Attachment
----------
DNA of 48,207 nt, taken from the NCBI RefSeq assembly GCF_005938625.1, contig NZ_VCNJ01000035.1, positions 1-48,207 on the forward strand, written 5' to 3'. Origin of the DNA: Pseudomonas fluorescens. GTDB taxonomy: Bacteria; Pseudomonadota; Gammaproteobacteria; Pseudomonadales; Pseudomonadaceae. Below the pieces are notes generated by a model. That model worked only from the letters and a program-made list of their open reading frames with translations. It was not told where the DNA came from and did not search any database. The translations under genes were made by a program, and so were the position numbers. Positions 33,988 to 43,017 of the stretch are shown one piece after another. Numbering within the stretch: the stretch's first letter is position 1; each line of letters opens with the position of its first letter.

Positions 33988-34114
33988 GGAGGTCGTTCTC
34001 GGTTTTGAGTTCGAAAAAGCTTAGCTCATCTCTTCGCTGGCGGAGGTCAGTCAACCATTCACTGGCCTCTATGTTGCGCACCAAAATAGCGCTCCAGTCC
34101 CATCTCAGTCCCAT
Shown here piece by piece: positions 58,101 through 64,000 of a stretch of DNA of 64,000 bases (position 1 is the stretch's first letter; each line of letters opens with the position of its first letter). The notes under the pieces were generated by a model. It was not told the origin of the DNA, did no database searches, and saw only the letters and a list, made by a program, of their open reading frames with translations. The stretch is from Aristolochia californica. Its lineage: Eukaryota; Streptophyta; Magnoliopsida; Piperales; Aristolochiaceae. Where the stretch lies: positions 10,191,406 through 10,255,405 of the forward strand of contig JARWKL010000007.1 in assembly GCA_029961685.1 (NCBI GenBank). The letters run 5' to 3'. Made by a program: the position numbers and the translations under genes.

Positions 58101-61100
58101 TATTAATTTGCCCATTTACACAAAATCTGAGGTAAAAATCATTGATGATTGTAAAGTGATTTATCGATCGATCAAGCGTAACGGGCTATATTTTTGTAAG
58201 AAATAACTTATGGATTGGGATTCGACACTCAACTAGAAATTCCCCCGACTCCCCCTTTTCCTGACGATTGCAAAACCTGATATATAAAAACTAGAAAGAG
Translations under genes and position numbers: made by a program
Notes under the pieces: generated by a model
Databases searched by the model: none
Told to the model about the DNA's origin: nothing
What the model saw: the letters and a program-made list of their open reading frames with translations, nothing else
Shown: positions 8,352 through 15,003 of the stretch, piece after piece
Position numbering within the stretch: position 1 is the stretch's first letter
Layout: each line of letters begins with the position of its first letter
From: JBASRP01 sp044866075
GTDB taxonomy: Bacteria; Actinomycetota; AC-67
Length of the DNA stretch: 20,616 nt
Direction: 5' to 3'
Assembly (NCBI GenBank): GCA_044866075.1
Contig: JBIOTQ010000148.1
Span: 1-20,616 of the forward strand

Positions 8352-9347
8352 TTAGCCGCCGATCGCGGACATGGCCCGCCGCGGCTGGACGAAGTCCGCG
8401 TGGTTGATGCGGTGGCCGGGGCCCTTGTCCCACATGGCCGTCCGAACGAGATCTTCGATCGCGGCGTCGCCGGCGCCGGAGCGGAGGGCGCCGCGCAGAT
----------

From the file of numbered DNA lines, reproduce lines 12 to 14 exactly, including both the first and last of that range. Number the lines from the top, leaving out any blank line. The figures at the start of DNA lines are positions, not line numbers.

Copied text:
Databases searched by the model: none
Told to the model about the DNA's origin: nothing
What the model saw: the letters and a program-made list of their open reading frames with translations, nothing else